In some organizations, particularly small ones, workers commonly known as programmer-analysts are responsible for both the systems analysis and the actual programming work. (A more detailed description of the work of programmer-analysts is presented in computer systems analysts.) Advanced programming languages and new object-oriented programming capabilities are increasing the efficiency and productivity of both programmers and users. The transition from a mainframe environment to one that is based primarily on personal computers (PCs) has blurred the once rigid distinction between the programmer and the user. Increasingly, adept end users are taking over many of the tasks previously performed by programmers. For example, the growing use of packaged software, such as spreadsheet and database management software packages, allows users to write simple programs to access data and perform calculations.
Programmers generally work in offices in comfortable surroundings. Many programmers may work long hours or weekends to meet deadlines or fix critical problems that occur during off hours. Telecommuting is becoming common for a wide range of computer professionals, including computer programmers. As computer networks expand, more programmers are able to make corrections or fix problems remotely using modems, e-mail, and the Internet to connect to a customer’s computer.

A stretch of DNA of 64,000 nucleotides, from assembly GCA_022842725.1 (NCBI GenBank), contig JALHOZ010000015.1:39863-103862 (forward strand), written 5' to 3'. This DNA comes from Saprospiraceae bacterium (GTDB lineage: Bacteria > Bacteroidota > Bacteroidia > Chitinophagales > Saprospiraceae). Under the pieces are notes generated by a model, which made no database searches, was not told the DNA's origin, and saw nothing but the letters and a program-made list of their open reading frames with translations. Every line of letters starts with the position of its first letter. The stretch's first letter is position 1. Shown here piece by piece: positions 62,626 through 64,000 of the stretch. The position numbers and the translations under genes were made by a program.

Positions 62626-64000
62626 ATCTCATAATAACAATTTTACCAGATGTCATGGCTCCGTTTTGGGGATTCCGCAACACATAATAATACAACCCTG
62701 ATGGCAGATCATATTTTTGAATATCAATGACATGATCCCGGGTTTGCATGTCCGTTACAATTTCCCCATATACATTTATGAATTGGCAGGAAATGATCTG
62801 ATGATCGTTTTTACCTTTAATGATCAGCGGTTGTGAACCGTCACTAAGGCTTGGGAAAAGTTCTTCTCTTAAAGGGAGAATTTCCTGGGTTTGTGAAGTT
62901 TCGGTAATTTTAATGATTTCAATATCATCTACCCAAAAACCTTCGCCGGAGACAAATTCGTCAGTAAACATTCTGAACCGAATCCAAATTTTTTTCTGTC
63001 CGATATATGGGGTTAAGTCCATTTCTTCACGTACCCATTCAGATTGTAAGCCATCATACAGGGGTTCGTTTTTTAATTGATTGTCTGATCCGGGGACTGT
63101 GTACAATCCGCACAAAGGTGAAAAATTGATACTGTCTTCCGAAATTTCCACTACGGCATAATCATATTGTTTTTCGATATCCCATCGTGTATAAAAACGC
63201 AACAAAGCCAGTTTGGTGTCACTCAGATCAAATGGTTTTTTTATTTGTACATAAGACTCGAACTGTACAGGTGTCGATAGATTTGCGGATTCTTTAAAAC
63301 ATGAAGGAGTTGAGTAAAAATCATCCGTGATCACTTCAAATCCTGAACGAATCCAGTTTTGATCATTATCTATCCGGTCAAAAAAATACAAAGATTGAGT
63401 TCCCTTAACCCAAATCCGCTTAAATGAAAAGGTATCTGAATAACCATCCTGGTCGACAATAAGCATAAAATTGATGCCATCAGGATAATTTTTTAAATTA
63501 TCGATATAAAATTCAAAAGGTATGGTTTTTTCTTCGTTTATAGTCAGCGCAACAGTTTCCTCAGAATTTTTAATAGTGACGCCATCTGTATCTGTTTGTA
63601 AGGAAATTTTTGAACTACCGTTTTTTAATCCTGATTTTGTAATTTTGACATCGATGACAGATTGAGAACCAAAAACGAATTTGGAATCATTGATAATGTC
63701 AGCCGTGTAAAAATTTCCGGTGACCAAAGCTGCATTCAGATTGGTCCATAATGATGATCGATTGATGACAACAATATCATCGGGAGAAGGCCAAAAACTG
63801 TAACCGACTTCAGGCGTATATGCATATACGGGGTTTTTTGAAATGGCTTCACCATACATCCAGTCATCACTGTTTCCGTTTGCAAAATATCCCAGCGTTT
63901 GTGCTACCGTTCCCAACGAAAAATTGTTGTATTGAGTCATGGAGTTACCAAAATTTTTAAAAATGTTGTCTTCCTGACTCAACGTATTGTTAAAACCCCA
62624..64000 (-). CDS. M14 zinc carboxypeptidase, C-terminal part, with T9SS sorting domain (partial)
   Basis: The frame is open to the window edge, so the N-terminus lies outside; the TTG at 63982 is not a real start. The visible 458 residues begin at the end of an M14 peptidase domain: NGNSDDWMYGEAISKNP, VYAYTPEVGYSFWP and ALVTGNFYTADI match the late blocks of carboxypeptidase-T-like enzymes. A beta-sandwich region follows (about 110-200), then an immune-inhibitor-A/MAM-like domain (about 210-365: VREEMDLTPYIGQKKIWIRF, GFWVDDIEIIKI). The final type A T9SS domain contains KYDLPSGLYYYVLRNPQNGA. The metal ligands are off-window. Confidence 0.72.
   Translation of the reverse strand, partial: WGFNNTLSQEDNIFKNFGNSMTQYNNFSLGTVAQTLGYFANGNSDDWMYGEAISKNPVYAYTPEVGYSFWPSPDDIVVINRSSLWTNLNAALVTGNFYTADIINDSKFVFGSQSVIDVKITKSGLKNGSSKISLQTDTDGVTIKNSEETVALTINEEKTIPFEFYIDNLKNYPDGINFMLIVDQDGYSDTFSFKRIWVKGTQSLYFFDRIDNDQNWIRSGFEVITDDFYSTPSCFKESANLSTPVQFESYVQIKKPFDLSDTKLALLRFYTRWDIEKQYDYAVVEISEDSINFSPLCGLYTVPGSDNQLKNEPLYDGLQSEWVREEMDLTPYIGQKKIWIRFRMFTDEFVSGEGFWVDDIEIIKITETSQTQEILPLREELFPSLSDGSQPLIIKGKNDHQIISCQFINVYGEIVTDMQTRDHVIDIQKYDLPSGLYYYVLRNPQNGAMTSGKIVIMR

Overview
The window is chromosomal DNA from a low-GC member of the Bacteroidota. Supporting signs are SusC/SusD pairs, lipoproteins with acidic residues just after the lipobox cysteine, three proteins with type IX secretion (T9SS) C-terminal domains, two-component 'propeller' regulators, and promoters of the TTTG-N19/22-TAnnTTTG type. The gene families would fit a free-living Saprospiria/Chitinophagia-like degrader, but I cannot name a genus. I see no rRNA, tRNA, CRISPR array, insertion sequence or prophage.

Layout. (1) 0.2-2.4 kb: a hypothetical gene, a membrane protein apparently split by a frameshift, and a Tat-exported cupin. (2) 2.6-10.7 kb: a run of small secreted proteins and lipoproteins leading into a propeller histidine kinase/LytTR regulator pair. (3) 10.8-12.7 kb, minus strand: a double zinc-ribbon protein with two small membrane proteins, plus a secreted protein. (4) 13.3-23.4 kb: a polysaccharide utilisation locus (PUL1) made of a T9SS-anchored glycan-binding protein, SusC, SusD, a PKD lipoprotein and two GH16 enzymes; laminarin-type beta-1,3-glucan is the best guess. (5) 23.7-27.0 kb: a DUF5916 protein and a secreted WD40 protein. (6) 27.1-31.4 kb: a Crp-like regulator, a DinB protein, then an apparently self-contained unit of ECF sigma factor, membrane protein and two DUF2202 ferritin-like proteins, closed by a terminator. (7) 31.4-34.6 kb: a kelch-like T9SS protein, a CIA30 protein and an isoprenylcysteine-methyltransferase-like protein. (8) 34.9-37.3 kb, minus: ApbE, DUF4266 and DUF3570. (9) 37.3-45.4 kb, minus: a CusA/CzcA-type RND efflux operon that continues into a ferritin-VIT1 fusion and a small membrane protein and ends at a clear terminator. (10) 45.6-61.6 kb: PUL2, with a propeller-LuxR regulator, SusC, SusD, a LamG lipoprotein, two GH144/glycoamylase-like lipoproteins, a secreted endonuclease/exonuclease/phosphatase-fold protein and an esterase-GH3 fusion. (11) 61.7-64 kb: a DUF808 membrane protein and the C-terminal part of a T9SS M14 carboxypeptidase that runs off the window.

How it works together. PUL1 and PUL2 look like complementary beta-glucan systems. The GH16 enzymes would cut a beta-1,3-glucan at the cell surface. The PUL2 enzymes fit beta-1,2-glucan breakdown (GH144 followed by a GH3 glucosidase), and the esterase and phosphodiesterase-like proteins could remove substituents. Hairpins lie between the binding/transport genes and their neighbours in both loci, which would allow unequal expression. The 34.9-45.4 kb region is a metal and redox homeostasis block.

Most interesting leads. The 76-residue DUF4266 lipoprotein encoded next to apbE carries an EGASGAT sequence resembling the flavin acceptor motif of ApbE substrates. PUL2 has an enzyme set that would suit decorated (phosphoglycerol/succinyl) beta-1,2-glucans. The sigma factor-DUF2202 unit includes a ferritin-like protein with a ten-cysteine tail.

Like other workers who spend long periods in front of a computer terminal typing at a keyboard, programmers are susceptible to eyestrain, back discomfort, and hand and wrist problems such as carpal tunnel syndrome.
Computer programmers held about 455,000 jobs in 2004. Programmers are employed in almost every industry, but the largest concentration is in computer systems design and related services. Large numbers of programmers also work for telecommunications companies, software publishers, financial institutions, insurance carriers, educational institutions, and government agencies.
Many computer programmers are employed on a temporary or contract basis or work as independent consultants, providing companies expertise with new programming languages or specialized areas of application. Rather than hiring programmers as permanent employees and then laying them off after a job is completed, employers can contract with temporary help agencies, with consulting firms, or with programmers themselves. A marketing firm, for example, may require programming services only to write and debug the software necessary to get a new customer database running. Bringing in an independent contractor or consultant with experience in a new or advanced programming language enables the firm to complete the job without having to retrain existing workers. Such jobs may last anywhere from several weeks to a year or longer. There were 25,000 self-employed computer programmers in 2004.